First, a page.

Well, someone touched a nerve – or, the EPA does a chromium shuffle

22 Dec 2010

Last night, just after our last blog post about Chromium-6, the US EPA released a statement regarding chromium in drinking water. The statement notes that currently, the EPA’s total Chromium standard is 0.1 mg/L (100 parts per billion) and that EPA was already looking at the health effects of Chromium-6 and expected to finalize a draft scientific review sometime in 2011.  Once that was done, it would evaluate whether a new standard needs to be set.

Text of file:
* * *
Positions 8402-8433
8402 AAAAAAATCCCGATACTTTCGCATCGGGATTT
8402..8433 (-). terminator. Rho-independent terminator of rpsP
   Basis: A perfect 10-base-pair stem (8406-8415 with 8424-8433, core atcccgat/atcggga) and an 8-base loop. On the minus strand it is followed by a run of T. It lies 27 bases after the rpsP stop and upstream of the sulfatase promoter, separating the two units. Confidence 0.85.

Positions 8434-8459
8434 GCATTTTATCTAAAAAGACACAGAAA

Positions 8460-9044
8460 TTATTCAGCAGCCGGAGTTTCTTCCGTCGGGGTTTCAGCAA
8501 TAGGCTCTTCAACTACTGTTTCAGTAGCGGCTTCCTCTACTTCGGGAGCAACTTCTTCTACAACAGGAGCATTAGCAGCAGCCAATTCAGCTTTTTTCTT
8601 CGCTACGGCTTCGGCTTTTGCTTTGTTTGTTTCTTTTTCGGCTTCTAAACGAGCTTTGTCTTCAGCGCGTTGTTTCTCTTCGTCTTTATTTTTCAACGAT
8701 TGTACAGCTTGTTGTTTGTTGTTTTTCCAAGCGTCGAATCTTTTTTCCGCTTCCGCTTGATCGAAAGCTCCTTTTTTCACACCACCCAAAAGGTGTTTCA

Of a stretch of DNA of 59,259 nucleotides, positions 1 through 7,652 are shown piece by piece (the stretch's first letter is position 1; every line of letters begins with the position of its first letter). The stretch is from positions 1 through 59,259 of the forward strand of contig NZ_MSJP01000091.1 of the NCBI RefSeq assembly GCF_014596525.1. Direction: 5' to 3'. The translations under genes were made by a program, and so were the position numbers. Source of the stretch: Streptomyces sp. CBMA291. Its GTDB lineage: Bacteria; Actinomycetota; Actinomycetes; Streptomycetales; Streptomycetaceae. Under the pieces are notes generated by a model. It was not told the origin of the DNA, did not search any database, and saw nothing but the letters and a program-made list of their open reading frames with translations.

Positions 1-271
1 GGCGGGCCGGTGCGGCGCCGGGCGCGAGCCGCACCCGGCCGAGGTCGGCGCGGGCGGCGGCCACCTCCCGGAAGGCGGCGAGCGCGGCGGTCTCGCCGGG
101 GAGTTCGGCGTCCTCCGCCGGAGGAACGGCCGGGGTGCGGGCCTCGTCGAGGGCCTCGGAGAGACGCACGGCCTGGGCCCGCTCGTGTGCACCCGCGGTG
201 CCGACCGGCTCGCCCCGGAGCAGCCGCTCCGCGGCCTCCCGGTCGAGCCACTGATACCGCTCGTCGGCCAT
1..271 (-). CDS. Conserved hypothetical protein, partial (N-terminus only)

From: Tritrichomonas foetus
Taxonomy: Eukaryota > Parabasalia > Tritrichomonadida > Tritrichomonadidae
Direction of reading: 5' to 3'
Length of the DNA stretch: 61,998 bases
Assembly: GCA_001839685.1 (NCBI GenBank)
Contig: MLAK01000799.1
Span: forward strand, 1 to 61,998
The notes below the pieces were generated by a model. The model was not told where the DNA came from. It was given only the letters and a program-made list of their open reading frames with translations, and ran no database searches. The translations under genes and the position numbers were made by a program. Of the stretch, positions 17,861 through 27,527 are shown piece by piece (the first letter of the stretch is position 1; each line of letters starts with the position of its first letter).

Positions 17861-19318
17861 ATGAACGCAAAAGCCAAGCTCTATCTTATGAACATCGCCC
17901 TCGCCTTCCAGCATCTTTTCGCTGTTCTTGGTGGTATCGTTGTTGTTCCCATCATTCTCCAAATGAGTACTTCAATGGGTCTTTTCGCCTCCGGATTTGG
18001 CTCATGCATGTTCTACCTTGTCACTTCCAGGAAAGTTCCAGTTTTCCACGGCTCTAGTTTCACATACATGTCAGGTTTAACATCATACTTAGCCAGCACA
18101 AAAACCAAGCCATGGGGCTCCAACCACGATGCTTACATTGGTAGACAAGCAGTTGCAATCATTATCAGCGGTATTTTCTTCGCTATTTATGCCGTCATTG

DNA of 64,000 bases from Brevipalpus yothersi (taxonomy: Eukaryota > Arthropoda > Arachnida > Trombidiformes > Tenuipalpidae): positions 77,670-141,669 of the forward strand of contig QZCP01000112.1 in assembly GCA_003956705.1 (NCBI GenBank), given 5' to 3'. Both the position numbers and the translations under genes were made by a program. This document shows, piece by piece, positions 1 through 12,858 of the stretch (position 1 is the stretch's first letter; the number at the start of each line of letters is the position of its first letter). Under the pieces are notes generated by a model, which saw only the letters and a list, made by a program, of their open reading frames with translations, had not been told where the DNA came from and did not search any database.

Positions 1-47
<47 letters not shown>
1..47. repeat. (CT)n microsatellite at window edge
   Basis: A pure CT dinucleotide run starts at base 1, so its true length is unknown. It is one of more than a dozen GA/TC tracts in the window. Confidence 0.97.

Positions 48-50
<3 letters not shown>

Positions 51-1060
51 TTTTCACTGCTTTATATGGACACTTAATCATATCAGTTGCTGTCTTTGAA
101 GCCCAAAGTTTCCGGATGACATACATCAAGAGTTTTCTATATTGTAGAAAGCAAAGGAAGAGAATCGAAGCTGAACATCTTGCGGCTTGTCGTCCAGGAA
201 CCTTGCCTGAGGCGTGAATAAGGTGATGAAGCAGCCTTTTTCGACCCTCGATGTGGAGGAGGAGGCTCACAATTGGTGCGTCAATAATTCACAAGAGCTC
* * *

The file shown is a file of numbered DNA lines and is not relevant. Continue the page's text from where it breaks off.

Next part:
There are several states of chromium, each with its own chemical characteristics. The most common forms are trivalent chromium and hexavalent chromium.  Chromium-6 is generally considered the most dangerous form and is thought to be a carcinogen.  A total standard would include all of the various forms of Chromium and so a reading of 99 ppb (just below the EPA standard) could be either all Chromium-6 or no Chromium-6.   Therefore, for EPA to respond to the report about Chromium-6 by saying that it has a total Chromium standard seems quite disingenuous and very defensive.  Stay tuned.

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